Update on Zack's Seed Implantation

Christopher Lukas Health Guide
  • Last time I wrote about Zack, he had been about to go for his seed implantation. That was about a month ago. So I thought I should check up on him.

    Here was his email response: “Urgency. Frequency: Those were terms I thought I understood – until now!”

    I phoned to get a better view of things.

    While Zack was in no pain, the warnings about “side-effects” from the seed implantation came to fruition. He had frequent and urgent need to urinate. Because he is a psychotherapist, this caused occasional embarrassment during his office hours.

    Zack told me that other than that, there were no significant problems. During his hormone therapy (prior to the implantation) he had had some diminution in libido, a psychological feeling that he’d never had before. (I didn’t need to hear about Zack’s sex life, so I quickly moved him on.)
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    Now, aside from the urination problems, and the anxiety about carrying around little radioactive seeds, he felt he’d licked the problem.

    “The problem,” you may recall, was that Zack had a Gleason rating of 6, and his PSA had gone up in the last two years. I had suggested he wait another six months for another PSA, and that he should get a second opinion, but he made up his mind to get things taken care of right away. That led to the hormones and the seeds.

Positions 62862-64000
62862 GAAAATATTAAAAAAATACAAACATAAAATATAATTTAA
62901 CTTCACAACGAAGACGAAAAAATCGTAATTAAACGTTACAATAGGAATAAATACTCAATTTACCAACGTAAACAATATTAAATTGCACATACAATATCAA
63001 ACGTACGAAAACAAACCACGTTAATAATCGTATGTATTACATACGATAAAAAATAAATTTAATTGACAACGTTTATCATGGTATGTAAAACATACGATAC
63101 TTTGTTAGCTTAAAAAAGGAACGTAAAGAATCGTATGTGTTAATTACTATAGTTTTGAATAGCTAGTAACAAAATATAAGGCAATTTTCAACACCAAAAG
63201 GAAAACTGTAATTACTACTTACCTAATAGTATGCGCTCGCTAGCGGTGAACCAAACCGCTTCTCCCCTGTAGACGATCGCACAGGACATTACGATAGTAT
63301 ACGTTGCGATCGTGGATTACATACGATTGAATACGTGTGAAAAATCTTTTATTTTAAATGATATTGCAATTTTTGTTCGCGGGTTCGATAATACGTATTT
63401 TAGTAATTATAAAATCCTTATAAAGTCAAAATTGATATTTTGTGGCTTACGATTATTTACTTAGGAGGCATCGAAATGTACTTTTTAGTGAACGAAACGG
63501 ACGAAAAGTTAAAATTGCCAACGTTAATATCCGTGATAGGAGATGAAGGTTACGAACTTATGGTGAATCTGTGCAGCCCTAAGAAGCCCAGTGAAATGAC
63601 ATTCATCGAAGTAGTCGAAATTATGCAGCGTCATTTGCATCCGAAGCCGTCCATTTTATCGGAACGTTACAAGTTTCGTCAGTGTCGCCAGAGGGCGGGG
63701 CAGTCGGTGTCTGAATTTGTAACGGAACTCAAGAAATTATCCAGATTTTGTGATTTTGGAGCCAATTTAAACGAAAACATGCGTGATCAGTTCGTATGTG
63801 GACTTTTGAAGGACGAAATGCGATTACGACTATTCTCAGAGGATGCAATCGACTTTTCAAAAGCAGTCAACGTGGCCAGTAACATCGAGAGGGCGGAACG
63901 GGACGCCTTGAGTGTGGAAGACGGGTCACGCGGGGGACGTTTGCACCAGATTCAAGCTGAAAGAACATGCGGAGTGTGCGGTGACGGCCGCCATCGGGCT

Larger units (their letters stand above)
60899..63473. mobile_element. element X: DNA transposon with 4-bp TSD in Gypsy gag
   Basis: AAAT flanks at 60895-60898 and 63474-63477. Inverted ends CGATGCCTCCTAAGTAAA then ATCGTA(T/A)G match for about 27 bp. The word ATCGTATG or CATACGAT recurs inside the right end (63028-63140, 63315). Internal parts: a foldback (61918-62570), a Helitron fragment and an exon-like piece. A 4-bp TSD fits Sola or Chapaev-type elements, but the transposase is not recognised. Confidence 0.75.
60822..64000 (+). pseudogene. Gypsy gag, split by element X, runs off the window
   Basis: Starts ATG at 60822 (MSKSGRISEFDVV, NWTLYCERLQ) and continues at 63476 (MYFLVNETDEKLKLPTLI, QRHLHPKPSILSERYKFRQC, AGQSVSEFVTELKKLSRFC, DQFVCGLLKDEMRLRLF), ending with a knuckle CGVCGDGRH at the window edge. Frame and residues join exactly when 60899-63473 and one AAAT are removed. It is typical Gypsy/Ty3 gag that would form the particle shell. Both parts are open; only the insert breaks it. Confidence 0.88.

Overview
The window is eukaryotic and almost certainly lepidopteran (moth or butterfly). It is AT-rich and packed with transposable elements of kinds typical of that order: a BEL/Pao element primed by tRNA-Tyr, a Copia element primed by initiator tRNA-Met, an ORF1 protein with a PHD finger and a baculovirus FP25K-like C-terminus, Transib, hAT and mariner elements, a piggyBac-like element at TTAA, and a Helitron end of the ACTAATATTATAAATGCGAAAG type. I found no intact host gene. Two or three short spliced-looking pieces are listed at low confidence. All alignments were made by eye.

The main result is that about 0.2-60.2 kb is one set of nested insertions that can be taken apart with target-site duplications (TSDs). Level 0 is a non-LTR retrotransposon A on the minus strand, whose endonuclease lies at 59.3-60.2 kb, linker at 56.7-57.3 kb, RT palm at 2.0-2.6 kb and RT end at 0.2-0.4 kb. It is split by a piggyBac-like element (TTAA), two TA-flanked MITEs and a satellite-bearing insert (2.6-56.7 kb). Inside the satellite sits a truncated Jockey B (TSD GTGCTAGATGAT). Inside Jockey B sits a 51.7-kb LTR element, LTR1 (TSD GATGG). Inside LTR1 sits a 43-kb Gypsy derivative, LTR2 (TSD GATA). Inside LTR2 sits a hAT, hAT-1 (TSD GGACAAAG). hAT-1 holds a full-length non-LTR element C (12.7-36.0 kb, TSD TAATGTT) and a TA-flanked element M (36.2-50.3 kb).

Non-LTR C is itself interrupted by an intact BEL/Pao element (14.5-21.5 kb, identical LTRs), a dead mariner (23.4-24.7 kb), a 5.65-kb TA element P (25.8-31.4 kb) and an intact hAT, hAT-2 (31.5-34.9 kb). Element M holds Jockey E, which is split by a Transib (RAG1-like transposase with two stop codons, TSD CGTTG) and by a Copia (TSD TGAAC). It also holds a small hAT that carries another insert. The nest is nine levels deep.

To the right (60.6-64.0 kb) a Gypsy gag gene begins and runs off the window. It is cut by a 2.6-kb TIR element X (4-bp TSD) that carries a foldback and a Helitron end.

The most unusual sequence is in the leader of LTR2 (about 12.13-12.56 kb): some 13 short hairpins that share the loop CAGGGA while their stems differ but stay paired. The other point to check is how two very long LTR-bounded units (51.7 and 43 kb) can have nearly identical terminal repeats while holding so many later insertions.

I like the man very much, so I’m hoping this is the end of this matter.

    But what about the rest of us? How do we make up our minds about this in-between state of affairs, when an iffy Gleason and a raised PSA cause alarms? What we’re all hoping, I suppose, is that the new tests I wrote about recently (the EPCA-2) will come out of testing around the world to be the standard. That way, a raised PSA won’t alarm us; that way, we may be able to sit with a mid-level Gleason for six months.

    But, you know what? I doubt it. I think any man who gets a Gleason that’s past 5, and who has an oncologist or urologist who is concerned with that score, will go the route of surgery or seeds or radiation. And the reason is, we’re not prepared to gamble with our lives. No matter that there are side-effects (including possible urinary incontinence and impotence); no matter that most men will die with but not of prostate cancer; no matter that it’s a slow-growing cancer.

    We’re fallible human beings, and we don’t find it easy to look possible mortality in the face – and turn away.
Published On: November 30, 2006